It was just another Tuesday evening in a normally quiet neighborhood in Pearland, Texas, where kids are often found playing with one another and driving go-carts. A family had just returned from Galveston on a spring break excursion, when upon their return, all of a sudden the unthinkable happened. “You don’t belong in this neighborhood!” These are the words that Jules Moor, a 13-year old black child, says that Deanna Johnson, a middle-aged white female, said to him after Johnson slammed her 2011 Jeep Wrangler into his go-cart on Tuesday, March 13, 2012.
STRUCK BY VEHICLE - According to court documents obtained from Jules’ attorney, Sylvester Anderson, Jules went for a ride in his go-cart in his neighborhood with another 13-year old boy who had been spending spring break with the Moor family. A third minor boy, another friend of Jules’, rode a small bicycle behind the go-cart. Jules saw two cars behind him while driving back home, so he decided to drive his go-cart completely off the road to his right onto the grassy edge of the neighborhood park to avoid being in the way of traffic.
It is then that Jules states that Johnson swung her vehicle across the south-bound lane of the road, ran over the curb onto the grass and deliberately and intentionally rammed her vehicle head-on into the go-cart. According to Jules, Johnson got out of her vehicle and confronted the boys in a hostile and threatening manner yelling “Where do you live? Who are your parents?” while shaking her finger at the kids.
Jules goes on to say, “With all due respect, Ma’am, I live down the street,” to which Johnson allegedly tells him that she didn’t care and that she was calling the police. Jules called his mother and told her that Johnson had hit his go-cart and didn’t know why.
A MOTHER DISRESPECTED “He thought he was going to die,” said Theresa Moor, mother of Jules. “All I could do was stop what I was doing, grab my keys and make my way to my child.” As Theresa arrived, she saw that the go-cart had been damaged severely and learned from Jules that Johnson had accused the boys of not living in the neighborhood.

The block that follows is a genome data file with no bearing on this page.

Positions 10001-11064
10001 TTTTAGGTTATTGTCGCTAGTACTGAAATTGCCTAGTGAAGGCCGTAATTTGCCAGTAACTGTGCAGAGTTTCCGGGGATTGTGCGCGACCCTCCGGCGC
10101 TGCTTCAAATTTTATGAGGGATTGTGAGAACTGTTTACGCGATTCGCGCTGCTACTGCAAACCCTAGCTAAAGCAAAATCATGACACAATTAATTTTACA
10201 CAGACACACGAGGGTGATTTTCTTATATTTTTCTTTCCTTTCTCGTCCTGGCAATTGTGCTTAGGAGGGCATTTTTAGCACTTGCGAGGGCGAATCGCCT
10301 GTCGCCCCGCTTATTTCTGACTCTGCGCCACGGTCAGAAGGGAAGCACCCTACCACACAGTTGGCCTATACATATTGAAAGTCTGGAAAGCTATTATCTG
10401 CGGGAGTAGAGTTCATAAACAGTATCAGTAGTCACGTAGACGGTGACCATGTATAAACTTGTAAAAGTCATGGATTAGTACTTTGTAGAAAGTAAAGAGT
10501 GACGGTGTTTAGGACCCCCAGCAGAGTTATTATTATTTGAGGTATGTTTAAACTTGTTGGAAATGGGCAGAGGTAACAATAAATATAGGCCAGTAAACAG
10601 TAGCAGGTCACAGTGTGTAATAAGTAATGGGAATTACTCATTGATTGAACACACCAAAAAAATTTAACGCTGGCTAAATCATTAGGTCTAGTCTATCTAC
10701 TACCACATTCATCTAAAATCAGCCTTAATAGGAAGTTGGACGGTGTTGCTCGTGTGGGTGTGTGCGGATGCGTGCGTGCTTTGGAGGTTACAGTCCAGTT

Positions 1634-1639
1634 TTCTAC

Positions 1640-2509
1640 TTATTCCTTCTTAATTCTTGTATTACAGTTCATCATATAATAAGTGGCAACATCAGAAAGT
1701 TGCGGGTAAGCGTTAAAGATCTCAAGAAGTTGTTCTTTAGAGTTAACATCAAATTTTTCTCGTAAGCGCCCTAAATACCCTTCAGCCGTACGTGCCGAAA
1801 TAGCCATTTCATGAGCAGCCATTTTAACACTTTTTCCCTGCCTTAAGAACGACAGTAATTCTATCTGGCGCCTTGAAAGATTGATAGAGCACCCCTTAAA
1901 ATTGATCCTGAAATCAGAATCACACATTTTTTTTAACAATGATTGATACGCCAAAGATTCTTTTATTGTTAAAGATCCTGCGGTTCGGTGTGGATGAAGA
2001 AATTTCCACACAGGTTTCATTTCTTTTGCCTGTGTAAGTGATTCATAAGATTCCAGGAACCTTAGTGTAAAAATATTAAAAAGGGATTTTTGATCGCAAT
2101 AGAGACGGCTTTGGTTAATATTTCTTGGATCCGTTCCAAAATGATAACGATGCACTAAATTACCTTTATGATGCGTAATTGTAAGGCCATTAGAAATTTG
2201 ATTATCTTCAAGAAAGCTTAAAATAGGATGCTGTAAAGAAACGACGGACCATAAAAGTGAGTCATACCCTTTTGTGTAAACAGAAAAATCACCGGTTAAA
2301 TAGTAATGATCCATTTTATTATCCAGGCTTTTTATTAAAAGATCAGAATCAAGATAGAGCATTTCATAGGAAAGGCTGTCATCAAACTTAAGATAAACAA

As Theresa approached Johnson to find out what happened, Johnson put her palm up to her face in a dismissive manner, refused to talk, went back to her truck and rolled up the windows. Frustrated at the way things were transpiring, Theresa contacted the police and several Brazoria County Sherriff’s deputies arrived. According to Theresa, she overheard Johnson claim that she was trying to “detain” the boys because they looked like some kids that they had seen earlier riding bicycles onto the driveways of houses in the neighborhood.
EXTERNAL INJURIES, INTERNAL SCARS Jules and the other 13-year old boy in the go-cart sustained back and neck injuries as a result of the wreck. The boys had collars placed on their necks, were placed on stretchers and taken by ambulance to the emergency room of Southeast Memorial Hermann Hospital. They were treated and released, but Jules has since been diagnosed with PTSD (Post-Traumatic Stress Disorder) and is seeing a therapist regularly.
According to Theresa, her son has been completely traumatized and has not been the same after the ordeal. He doesn’t wish to talk about the wreck. “My son is not the same,” says Theresa. “He doesn’t want to play outside anymore or leave the house alone. I just don’t know why she did this to my child.”
DUE PROCESS It is still unclear why Johnson decided to do what she did. Johnson never apologized for ramming her truck into the go-cart and jeopardizing the lives of the three children and according to witnesses, was seen laughing as she spoke with the Sheriff’s deputies. Johnson was not arrested or drug-tested upon the admission of her actions. The Sheriff’s department Captain that came on the scene decided not to arrest Johnson upon consulting with the District Attorney. “I don’t think this was handled properly,” says Anderson.